occupation of the future itself. The postmodern focus on the spatial should not, in other words, preclude attention to the
concrete sense in which capital's recent solution to its overaccumulation crisis displaced itself in time as well as space.
54 The new mechanisms of credit and debt financing that typified the 1970s and 1980s, and that now operate with
often novel and drastic effect at individual, regional, national, international, and multinational levels, have at their
widest effect colonized the futures of whole communities and polities, most notably those Third World and developing
debtor nations now subject to the politics of debt rescheduling. "The future" cannot therefore be conceived as some
empty time, to be moved into by abstractly human/cyborg potential, even for imaginative purposes--its latticework of
days, labor, organization, and management is now in place, for it has been bought. To put this in terms amenable to
Jameson's and Haraway's, if postmodern temporality is a matter of writing, then future-directed analysis and fiction
could well pay its first attention to the extent to which the future is already written. [End Page 189]

Gibson's latter fictional displacement, from the future in virtual space to an alternative Victorian (and sub-Dickensian)
past, from cyberpunk to "steam punk," hints strongly at the pertinence of Jameson's formulation. The Difference
Engine, coauthored with Bruce Sterling, is indeed a (re)writing of historical time. 55 It does not, however, allow
Gibson any departure from the overall narrative paradigm of his earlier novels. The Difference Engine envisages an
alternative England dominated by the technology of Babbage's early computing machinery. Yet its complex plot is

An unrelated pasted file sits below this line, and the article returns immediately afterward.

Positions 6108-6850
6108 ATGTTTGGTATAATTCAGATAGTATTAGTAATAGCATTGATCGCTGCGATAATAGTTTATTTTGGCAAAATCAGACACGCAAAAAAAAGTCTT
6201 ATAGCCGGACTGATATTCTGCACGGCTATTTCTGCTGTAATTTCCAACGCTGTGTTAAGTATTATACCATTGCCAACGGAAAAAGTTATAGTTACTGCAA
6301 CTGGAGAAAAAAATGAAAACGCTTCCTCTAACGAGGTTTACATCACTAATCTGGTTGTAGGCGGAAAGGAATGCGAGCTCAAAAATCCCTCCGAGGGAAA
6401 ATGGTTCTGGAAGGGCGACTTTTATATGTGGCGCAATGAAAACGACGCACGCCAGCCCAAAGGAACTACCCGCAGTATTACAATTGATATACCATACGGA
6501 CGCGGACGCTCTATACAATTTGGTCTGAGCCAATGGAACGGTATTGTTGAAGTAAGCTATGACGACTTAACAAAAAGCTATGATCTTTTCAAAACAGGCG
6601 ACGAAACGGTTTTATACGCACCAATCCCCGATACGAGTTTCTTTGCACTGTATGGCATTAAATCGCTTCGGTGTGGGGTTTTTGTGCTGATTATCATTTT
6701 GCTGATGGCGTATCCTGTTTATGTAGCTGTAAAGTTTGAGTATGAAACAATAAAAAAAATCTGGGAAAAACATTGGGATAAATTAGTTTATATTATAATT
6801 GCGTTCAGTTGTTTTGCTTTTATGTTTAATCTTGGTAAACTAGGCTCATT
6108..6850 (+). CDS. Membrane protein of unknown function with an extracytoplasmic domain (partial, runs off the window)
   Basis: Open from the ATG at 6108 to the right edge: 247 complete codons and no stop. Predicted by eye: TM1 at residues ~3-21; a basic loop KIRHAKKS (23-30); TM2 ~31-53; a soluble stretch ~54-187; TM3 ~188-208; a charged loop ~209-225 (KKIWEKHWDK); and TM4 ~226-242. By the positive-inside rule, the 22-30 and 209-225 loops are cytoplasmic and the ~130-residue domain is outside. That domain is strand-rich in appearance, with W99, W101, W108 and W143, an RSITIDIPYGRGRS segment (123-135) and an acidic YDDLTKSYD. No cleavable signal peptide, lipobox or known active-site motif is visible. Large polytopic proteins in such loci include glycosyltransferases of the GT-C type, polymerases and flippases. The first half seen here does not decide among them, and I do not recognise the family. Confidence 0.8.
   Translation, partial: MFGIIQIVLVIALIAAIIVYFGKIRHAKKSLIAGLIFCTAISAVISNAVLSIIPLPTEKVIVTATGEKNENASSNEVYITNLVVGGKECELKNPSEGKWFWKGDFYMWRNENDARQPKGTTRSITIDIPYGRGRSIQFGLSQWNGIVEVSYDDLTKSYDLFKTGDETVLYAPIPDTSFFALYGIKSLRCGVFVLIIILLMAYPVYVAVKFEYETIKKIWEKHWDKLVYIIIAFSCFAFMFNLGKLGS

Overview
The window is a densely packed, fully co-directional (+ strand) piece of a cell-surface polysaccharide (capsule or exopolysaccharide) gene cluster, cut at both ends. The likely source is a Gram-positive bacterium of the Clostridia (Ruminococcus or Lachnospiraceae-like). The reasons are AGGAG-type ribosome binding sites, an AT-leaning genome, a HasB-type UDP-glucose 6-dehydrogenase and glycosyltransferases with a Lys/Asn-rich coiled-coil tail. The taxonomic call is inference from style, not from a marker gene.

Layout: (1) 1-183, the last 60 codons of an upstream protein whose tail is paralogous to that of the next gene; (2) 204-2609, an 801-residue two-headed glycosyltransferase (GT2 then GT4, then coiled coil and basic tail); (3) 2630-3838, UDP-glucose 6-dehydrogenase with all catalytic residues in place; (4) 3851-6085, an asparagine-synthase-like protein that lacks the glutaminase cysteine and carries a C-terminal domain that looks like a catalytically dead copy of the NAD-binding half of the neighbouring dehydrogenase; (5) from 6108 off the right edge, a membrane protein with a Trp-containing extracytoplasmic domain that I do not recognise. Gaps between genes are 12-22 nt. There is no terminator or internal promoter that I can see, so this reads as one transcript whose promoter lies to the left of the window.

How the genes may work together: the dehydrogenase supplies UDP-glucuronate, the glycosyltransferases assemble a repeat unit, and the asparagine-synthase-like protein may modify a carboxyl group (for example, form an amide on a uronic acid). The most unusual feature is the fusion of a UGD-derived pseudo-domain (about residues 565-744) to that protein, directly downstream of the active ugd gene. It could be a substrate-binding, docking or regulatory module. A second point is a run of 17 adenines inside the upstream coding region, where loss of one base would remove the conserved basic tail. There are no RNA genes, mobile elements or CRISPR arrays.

another rehearsal of the origin and telos first evolved in Neuromancer. Ada Lovelace, the queen of engines, stands in
for Marie France Tessier Ashpool as the genius creatrix of something which will, in the fullness of alternative
historical time, achieve the kind of transcendent selfconsciousness attained by the AI Wintermute/Neuromancer in
Neuromancer. Each section of The Difference Engine is a numbered "Iteration," and the novel indeed reiterates the
typical Gibsonian displacements from the creative female Other to the finally mystified Other-as-machine.

The move to alternative time, from space, and even in a coauthored work, is not sufficient to break the rule of this
obsessively explored pattern. That it is not simply individualistic in nature, but alternatively may share a deep taproot
with actual cyborg philosophy and practice, can be seen by placing a narrativized reading of a foundational AI text
alongside Gibson's work. Alan Turing's paper of 1950 advocated the "Imitation Game" as a decision procedure for the
judging of machine intelligence. 56 Instead of talk about mental interiors and the nature of mind, one should think of
the issue behaviorally and performatively. If a machine can formulate responses that cannot practically be
distinguished from a human's, then it has won the Imitation Game and is "intelligent." The significant point about this
game is that it was, according to Turing, at first a difference game, indeed the difference game, where the aim was for
a blind interlocutor to distinguish one sex from the other by acutely posed questions which may be deceptively and